Trade wars are damaging, so why is Trump fighting one with China?

Unlike a sporting event in which one side prevails and the other is defeated, there’s no guarantee that either side will win as the U.S. and China engage in an escalating dispute over tariffs.

In fact, in trade wars, both sides often lose – and bystanders get hurt, too.

To be sure, there’s a possibility of a big win if China quickly lowers trade barriers and tariffs. That’s what President Donald Trump is hoping for by slapping a 25 percent tariff on $34 billion in Chinese imports, with another $16 billion on the way within weeks. He’s also threatened 10 percent tariffs on an additional $200 billion in the near term and yet another $200 billion if necessary.

With all that pressure, he’s betting that China will cave because it relies more on American buyers than the other way around.

And theoretically, China is more vulnerable because of the $375 billion trade imbalance that has long irked Trump.

But the reality is that trade wars often bring about unintended consequences.

“Simplistic win-lose equations” don’t apply to trade disputes, said Charles Skuba, an international business professor at Georgetown University’s McDonough School of Business.

Skuba, who served in a trade capacity under President George W. Bush’s administration, noted that pure economic data suggest “China has more to lose.”

“However, when you dig deeper, we would find that in an all-out trade war … there are more economic casualties,” he said.

Blow-for-blow tariffs typically lead to direct hits as well as collateral damage. Chinese imports potentially subject to Trump’s latest tariffs range from baseball gloves to seafood to oxygen to raincoats.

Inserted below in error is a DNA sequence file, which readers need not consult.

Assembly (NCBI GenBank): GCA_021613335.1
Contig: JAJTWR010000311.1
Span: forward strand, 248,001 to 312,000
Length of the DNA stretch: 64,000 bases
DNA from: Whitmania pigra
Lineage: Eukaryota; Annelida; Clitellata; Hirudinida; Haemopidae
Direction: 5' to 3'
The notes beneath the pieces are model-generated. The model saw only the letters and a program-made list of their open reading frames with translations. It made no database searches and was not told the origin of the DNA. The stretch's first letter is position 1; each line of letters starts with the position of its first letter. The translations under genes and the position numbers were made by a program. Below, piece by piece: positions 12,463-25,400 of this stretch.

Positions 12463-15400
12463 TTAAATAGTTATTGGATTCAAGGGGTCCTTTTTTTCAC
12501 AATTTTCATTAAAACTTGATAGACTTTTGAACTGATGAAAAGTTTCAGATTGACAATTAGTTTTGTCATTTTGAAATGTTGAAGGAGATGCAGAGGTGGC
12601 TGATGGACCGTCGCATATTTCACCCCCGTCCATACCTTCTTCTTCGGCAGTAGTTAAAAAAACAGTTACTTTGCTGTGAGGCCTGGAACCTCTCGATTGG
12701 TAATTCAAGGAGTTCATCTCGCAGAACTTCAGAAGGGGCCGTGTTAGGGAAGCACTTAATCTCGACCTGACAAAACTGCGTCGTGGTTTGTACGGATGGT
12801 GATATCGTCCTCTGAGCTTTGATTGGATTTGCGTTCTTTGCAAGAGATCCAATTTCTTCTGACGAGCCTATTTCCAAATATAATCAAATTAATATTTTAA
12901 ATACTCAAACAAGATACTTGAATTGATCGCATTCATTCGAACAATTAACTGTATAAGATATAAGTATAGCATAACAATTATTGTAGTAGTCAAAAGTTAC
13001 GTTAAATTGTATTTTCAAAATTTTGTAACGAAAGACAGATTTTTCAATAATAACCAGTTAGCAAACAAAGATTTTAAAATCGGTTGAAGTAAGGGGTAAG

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All the tariffs that have already taken effect and those threatened would shave U.S. economic growth by half a percentage point over the next year if they remained in place, said Mark Zandi, chief economist of Moody’s Analytics. China, he said, would sustain a similar pullback in growth.

Greg Daco, head of U.S. economics for Oxford Economics, reckoned China would suffer even more because trade represents nearly 20 percent of its economy while it makes up about 14 percent of the U.S. economy.

Yet the U.S., China and Europe all would topple into recession if Trump imposes all the tariffs he has threatened on top of those already levied – a total $560 billion in duties – especially since the moves would decimate stocks and consumer and business confidence, Daco said.

Here’s a breakdown of the risks and rewards of the trade battle:

Risks: American companies cut jobs as they move production to foreign markets to avoid Chinese tariffs on U.S. goods.

All of the tariffs already imposed or threatened in the U.S.-China dispute would mean 700,000 fewer U.S. jobs, Zandi estimated.

Production is already shifting overseas in another trade clash as Harley-Davidson recently announced plans to move some U.S. production to foreign operations to avoid European Union tariffs on American bikes.

Chinese companies could use the same strategy, closing factories in that country, laying off workers and moving production into the U.S. to avoid tariffs and be closer to American customers.

About 700,000 to 1 million jobs could be lost in Chinese cities, said Daco of Oxford Economics.

Rewards: If Chinese tariffs on American goods are lowered as a result of successful negotiations, the long-term effect could be positive for U.S. workers.